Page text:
When God was handing out patience I just couldn’t be bothered to stand in line and went off to have a fag behind the bike shed.
When it comes to cooking I therefore have to find quick and simple ways to produce good food or I get bored and end up with black chewy stuff stuck to the bottom of the pan … jam and jelly is no exception.
So you open a preserves book and start off with a shopping list the length of your arm … there’s a jam pan, jelly bag, a jam thermometer, jars, wax discs, citric acid, pectin, etc, etc.
That’s enough to put anyone off even trying … so this is how I do it and if I say so myself I make brilliant blackcurrant jelly (well if I don’t blow my own trumpet nobody else will).
Equipment (all found in any normal kitchen):
a large soup/stew pan (just use the biggest pan you have)
jam jars with well fitting lids
knob of butter
Put the oven on to a medium high heat (don’t waste the oven and pop a pie or cake in to cook).
Wash the fruit well, it doesn’t matter about stalks as you will be removing the skins and pulp.
Add water until the fruit is only just covered and a knob of butter (the butter stops scum from forming on the top .. it may be an old wives tale but I never get scum forming so thanks for that tip Mum).
Simmer gently for about an hour, stirring occasionally.
Carefully sieve the pulp from the juice (do not try to force it through the seive or squeeze the pulp or your jelly will get “bits” in and jelly should be clear), just let the juice run through (scrape the pulp out of the sieve before filling again). When you get the hang of it this will take 5 minutes, which is nowhere near the painful overnight wait of letting it run through a jelly bag.
Measure the juice, you will need 1 lb (0.5 kg) sugar for each pint (0.5 litre) of juice.
Pop the small plate into the fridge to cool and the jars into the oven to warm.
Put the juice back in the pan and heat gently adding the sugar, when the sugar is disolved turn the heat right up and boil the juice really hard.
After 10 minutes of boiling take your cooled plate from the fridge and with the teaspoon drop a spoon of juice onto the cold plate.
After 15 seconds run your finger through the cooled juice, if it is at setting point it will wrinkle slightly as you push it along, as though it has a very light skin on top … when this happens the jelly is at setting point so remove from heat immediately. Keep doing this every couple of minutes until you see the wrinkle effect.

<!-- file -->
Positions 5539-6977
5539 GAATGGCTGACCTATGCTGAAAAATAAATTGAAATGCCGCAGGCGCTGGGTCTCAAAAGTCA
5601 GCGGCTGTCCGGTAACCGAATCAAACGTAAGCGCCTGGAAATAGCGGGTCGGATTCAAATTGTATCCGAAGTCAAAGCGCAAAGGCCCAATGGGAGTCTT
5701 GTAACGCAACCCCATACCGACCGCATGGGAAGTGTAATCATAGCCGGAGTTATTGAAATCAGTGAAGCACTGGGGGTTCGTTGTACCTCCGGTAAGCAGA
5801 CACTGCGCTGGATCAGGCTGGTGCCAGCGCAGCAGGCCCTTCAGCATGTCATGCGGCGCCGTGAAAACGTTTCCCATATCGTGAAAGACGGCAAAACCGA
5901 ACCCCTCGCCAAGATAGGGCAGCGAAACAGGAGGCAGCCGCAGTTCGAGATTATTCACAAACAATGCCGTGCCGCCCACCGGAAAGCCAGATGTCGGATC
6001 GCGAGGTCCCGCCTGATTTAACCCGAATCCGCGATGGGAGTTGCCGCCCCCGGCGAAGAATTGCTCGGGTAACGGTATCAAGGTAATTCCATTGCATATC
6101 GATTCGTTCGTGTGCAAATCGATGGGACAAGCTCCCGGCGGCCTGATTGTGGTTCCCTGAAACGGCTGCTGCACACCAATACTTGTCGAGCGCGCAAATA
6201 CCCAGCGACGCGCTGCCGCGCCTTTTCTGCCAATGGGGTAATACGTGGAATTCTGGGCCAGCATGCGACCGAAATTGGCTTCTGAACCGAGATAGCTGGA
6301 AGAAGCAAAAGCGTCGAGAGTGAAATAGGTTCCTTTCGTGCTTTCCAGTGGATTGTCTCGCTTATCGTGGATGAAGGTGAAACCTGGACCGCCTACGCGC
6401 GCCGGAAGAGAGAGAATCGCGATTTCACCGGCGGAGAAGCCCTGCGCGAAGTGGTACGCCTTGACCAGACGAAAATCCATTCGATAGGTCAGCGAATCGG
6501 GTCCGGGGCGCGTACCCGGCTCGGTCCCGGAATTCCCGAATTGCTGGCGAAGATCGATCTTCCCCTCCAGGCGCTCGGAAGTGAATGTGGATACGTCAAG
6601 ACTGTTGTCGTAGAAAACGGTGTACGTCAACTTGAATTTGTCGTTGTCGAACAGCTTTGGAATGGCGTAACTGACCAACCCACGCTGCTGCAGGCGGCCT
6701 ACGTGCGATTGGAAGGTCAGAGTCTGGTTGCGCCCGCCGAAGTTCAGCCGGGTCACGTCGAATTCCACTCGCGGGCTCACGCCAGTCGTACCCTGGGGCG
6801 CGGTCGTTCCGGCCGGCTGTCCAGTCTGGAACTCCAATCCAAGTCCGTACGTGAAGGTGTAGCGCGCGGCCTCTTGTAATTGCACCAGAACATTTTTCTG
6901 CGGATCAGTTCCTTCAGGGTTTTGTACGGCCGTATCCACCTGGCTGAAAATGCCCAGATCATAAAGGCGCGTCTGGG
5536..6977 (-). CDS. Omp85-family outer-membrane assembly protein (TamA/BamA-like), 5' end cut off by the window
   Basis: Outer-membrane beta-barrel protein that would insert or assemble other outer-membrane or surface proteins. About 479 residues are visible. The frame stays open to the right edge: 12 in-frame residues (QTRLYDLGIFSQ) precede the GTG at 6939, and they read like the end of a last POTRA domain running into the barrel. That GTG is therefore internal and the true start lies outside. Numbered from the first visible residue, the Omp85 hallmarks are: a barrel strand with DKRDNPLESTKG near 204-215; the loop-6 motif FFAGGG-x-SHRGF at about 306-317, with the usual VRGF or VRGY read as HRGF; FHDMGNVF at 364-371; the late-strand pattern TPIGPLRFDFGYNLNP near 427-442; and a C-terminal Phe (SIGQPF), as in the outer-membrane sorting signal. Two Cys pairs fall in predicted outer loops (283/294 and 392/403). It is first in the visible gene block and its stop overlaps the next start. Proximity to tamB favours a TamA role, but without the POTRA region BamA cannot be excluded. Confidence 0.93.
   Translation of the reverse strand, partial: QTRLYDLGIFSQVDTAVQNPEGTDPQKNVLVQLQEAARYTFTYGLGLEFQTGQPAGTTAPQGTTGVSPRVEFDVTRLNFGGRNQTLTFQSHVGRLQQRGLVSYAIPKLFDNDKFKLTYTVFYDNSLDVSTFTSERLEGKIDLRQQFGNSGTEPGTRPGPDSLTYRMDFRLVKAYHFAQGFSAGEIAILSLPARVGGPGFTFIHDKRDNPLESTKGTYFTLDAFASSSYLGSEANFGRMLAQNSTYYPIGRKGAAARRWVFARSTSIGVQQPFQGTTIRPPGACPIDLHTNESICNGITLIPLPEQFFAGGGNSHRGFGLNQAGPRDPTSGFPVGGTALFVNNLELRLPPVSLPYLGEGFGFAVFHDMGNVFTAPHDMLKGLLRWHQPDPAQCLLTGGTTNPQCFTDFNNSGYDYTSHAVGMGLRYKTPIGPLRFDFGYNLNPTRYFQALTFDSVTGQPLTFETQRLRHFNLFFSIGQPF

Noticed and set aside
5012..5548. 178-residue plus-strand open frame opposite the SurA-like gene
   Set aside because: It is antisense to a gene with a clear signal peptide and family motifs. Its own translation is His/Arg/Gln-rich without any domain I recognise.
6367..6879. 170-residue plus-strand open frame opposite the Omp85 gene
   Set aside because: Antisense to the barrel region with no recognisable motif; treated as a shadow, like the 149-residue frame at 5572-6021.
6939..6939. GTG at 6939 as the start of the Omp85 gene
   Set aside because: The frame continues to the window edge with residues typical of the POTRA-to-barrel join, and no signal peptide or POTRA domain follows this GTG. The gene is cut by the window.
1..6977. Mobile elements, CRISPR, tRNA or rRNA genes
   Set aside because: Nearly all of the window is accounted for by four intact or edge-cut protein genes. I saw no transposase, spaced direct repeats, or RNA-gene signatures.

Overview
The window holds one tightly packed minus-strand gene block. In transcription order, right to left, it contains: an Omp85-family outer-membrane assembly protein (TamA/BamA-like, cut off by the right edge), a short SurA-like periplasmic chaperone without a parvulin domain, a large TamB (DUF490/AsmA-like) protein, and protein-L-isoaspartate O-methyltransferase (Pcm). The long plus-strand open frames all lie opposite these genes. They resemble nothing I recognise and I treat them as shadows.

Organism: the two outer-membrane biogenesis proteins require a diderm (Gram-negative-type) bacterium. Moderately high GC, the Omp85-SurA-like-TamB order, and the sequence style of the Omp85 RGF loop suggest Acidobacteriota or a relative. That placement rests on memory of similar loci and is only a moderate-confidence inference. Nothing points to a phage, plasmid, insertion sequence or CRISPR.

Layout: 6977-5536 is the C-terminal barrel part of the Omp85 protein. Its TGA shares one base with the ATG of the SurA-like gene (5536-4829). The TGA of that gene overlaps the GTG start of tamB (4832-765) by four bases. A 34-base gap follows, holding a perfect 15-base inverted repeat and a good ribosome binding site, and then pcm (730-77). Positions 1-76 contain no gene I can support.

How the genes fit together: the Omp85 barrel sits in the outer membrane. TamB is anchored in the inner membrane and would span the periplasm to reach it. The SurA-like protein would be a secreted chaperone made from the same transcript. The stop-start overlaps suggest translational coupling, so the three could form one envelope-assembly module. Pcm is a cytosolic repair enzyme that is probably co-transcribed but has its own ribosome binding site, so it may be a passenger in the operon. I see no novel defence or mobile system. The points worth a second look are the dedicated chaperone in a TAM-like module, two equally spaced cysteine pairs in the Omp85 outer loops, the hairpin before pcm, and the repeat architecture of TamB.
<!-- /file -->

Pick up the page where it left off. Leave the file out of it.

Remove the warmed jars from the oven and fill using the ladel (BEWARE jelly is incredibly hot and can really burn you so work very carefully not to splash the jelly).
Wipe any spilled jelly from the sides of the jar and leave to completely cool.
Once totally cool (I always leave overnight) put a tight lid on the jar, stick a label on with the date and eat it within about 6 weeks.
When Jelly Goes Wrong:
Unlike cakes, where a disaster means the dog gets an extra meal and you start again, blackcurrant jelly is quite forgiving.
Most preserve books tell you that if you miss the setting point and keep boiling the jelly then it will never set, no matter what you do.
I disagree completely.
If your jars of jelly are still liquid the next morning then just pour it all back in the pan and re-boil it … start to test for setting point after just 3 minutes of boiling.
This isn’t a perfect solution as the more you boil jelly the less fruity and fresh it tastes but it does work (I had to learn the hard way).
I don’t measure anything other than how many pints of juice I get but if you’re not very brave then use 4lbs (2kg) blackcurrants and 3 pints (1.5 litres) water, then add 1 lb (0.5 kg) sugar for each pint of juice.
I don’t add pectin or gelatine, blackcurrants have a lot of natural pectin and if you simmer the fruit well and use the right amount of sugar the jelly will set without a problem.
If you are going to pick your own blackcurrants then take along a fork, just place the stalks in the teeth of the fork and run the fork down the stalk gently, it’s much easier than crushing the fruit in your fingers.
Here’s the long version of the difference between jam and jelly but the quick version is jam is made with the whole fruit and jelly is made with the juice of fruit (a fruit like blackcurrants has a thick skin and lots of pulp so I prefer it in jelly form).
Making jelly is much easier than people believe or books make it sound, it has no colouring or preservatives so can be much healthier than shop bought jams.
Please let me know if you try the recipe and how it turns out and please enjoy making the no patience blackcurrant jelly.